207. Memorandum From the President’s Assistant for National Security Affairs (Kissinger) to President Nixon 1
[Omitted here is discussion of Vietnam.]
- —Ambassador Byroade’s Conversation with Marcos : Ambassador Byroade reported a rambling conversation with a very distraught and unnerved President Marcos,2 who made the following remarks:
- —He wanted Byroade’s “active help”; Marcos said he might have to impose martial law, and wanted to know if Byroade would “stand behind him.”
- —He asked advice whether to postpone the Constitutional Convention scheduled for 1971, and about speeded-up deliveries of helicopters and ammunition under MAP.
- —He complained about the hostility of the Manila press.
- —He asked why we cannot be more forthcoming with help, and at one point mentioned the figure of $100 million. (We have already turned aside requests for $450 million in stabilization loans over three years, and have pushed the GOP to deal with the IMF. We are providing a small PL 480 program, and U.S. banks and oil interests are giving some balance of payments relief.)
Byroade reacted cautiously to keep us from being drawn into this situation. He tried discreetly to suggest the need for social programs and land reform, and to head off drastic actions such as martial law.3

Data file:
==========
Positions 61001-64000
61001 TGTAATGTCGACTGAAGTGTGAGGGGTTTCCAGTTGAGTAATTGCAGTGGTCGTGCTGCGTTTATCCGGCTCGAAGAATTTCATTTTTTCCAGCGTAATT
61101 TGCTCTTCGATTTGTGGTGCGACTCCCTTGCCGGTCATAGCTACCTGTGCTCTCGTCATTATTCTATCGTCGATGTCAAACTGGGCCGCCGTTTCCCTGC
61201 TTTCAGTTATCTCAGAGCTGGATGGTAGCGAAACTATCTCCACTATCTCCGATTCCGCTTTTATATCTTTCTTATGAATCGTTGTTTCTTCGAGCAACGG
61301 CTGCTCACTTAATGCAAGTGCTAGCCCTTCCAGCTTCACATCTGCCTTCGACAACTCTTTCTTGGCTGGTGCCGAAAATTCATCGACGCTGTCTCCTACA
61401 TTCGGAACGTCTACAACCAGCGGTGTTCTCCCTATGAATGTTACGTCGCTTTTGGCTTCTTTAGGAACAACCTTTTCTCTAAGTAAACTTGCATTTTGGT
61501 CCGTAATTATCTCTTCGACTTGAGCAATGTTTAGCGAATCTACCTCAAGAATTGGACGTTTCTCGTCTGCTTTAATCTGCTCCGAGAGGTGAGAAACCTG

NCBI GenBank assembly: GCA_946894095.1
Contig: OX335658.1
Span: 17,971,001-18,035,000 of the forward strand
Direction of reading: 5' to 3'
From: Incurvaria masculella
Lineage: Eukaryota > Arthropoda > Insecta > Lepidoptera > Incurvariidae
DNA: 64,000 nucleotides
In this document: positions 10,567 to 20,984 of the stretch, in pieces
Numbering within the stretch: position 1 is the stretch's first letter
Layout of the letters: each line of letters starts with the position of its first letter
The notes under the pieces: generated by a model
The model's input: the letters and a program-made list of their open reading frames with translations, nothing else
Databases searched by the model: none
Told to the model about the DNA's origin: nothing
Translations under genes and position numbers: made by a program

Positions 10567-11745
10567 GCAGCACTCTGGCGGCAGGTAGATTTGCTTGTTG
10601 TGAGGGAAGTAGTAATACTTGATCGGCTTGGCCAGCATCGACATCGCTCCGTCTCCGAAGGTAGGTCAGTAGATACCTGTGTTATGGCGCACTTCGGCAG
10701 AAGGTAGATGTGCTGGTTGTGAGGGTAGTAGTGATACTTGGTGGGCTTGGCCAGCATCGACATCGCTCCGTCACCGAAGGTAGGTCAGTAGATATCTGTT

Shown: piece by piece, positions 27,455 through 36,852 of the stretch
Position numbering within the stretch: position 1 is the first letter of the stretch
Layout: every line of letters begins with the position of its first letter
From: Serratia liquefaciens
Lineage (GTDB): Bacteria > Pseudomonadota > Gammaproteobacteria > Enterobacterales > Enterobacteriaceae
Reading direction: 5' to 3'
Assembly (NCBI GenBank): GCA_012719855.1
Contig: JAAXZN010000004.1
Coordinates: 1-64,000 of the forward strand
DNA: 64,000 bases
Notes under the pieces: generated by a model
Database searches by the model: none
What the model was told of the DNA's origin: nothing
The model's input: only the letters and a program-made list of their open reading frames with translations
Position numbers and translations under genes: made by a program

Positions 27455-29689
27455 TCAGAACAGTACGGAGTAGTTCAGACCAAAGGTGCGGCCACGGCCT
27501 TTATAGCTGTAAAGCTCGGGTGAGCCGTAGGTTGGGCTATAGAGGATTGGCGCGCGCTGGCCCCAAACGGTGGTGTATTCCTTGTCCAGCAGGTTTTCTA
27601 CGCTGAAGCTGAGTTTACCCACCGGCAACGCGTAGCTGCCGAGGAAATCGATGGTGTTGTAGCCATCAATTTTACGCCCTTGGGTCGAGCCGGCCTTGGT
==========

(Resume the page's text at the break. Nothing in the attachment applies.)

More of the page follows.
Byroade comments that the Philippines are used to our moving in to bail them out, and that Marcos probably thinks our present restrained position is punitive. He observes that Marcos is really afraid of a revolution, and that he is further unnerved by Chinese soothsayers’ predictions that he will die before June. Byroade himself thinks that the situation may get worse (the next student demonstration is scheduled for February 12, and there is a chance that labor may join it). Byroade thinks that Marcos’ best course would be to make a sweep of the Cabinet and to embark upon such reforms as he can afford. He [Page 441]points out, however, that a Philippine President who moved too fast might well be murdered by his own establishment.
Separately, Byroade makes a plea for the return to the Philippines of an American soldier who was allowed to slip out of the Philippines while in U.S. custody awaiting a Philippine trial. He thinks this issue (coming on top of another similar incident) could become explosive to our relations if the GOP should endeavor to exploit it to divert attention from its own problem. At the least, he says, this incident could wipe out all hopes of negotiating a satisfactory criminal jurisdiction understanding with the GOP. (Tab A)4
[Omitted here is discussion of items on the Republic of China, Israel, and Honduras.]
- Source: National Archives, Nixon Presidential Materials, NSC Files, Box 17, President’s Daily Briefs, February 2–10, 1970. Top Secret; Sensitive; Codeword. The memorandum is unsigned.↩
- Transmitted in telegram 1071 from Manila, February 6. (Ibid., RG 59, Central Files 1970–73, POL 15–1 PHIL)↩
- A marginal note in Nixon’s handwriting next to this underlined section beginning with “social” reads: “K—I doubt this line’s effectiveness.”↩
- The President highlighted this paragraph and wrote: “K—What are the facts?” Tab A was attached but not printed.↩